The really clever churches try to avoid the controversy completely. Instead they celebrate Trunk-or-Treat or Fall Festival or something else with a cute name as a Halloween alternative. Who are you trying to fool? A rose by any other name is still a rose. Avoiding issues doesn’t tend to make them go away. So the question remains: should Christians participate in Halloween?
After learning of its rich pagan heritage you might be inclined to say: “No way José.” But wait. Let me ask you this: what do you do for Christmas? Do you wear more reds and greens, decorate your house with lights, set up your evergreen tree, and do you tend to do it around December 25th? Pagans! That’s where those customs came from. Christmas is a mix of the Roman Saturnalia (which was a bit like the Purge in ancient Rome as it included murder, assault, and orgies), the German Yule, and the Church. Most of the ingredients in Christmas are rooted in paganism. Even the date is right in the middle of Saturnalia. Jesus was likely born in the spring. We don’t know exactly when so the church used His birth to turn a pagan holiday into a Christian one.
You know what else is pagan, the title “Christian”. The church was originally called followers of the way. Pagans called us Christians and now that’s what we call ourselves. So should we stop using it because pagans used it? The way we measure hours, days, and months is a pagan system developed by the Babylonians. Wedding rings are a pagan custom, nothing in the Bible about exchanging metal rings to get married. Wedding and funeral ceremonies are rooted in paganism. Symbols in worship are pagan. So if you are anti-Halloween be consistent: don’t celebrate Christmas, don’t call yourself a Christian, don’t wear jewelry with a cross on it or decorate your home with it, don’t wear wedding rings, and don’t have a funeral service.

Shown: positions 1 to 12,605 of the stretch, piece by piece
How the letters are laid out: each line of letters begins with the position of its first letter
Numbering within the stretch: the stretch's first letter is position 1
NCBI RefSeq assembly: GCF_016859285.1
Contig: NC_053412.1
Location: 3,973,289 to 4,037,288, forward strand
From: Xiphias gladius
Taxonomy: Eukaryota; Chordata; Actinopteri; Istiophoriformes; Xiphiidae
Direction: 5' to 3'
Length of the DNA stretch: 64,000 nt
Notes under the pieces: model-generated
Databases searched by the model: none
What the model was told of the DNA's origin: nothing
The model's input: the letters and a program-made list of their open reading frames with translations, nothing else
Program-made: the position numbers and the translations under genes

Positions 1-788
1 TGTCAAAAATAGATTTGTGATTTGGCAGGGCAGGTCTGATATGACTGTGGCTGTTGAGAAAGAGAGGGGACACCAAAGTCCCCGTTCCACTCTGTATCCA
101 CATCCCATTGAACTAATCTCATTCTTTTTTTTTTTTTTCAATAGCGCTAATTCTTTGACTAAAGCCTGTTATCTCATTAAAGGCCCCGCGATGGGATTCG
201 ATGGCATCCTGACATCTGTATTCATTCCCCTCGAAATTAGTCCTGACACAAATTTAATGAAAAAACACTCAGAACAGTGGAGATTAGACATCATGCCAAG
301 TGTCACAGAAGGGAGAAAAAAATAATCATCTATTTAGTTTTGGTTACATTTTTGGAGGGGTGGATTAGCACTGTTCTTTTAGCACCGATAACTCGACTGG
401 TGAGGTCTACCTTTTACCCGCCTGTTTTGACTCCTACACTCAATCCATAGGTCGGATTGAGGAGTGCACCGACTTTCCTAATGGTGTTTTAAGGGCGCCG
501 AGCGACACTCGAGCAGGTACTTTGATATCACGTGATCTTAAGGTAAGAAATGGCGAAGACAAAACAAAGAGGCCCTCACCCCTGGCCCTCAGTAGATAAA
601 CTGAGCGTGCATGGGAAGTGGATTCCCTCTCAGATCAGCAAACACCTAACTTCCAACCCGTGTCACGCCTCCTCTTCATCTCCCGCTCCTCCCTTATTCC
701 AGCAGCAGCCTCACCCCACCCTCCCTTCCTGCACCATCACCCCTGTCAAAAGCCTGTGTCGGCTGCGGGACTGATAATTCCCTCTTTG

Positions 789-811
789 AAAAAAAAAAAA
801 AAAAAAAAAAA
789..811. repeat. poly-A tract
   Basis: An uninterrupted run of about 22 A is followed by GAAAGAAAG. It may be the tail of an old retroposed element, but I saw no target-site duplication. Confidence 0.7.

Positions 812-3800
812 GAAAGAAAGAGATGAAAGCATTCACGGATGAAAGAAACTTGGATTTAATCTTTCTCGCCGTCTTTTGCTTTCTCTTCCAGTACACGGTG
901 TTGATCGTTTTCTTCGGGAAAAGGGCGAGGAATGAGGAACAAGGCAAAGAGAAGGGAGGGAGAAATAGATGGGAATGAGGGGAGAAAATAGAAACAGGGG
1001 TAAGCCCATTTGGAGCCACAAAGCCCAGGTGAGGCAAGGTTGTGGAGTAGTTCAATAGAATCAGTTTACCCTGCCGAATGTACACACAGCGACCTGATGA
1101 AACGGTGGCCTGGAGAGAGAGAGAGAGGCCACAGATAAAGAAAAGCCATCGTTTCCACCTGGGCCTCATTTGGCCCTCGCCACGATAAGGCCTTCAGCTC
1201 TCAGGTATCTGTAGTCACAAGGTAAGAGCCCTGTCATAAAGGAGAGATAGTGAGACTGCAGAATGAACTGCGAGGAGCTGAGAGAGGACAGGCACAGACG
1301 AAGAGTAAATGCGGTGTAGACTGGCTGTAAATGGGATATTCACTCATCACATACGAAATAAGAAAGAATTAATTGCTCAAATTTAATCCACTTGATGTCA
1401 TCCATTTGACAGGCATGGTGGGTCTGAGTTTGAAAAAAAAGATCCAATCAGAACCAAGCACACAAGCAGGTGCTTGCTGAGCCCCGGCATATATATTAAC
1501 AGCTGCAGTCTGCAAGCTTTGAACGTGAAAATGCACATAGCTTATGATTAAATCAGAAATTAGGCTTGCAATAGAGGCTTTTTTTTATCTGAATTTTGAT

Once you start shunning or boycotting things because of their origin you end up on a slippery slope. If Christians shouldn’t do it if it was in any way associated with paganism what about non-Christians? Where do we draw the line of association? The phone you use, probably wasn’t invented by a Christian, so should you stop using it? Non-Christians invented the fireworks that we use to celebrate our independence.
In 1 Corinthians 8:1 Paul is addressing a similar problem in the church. Can Christian eat meat sacrificed to idols? Here’s what he says: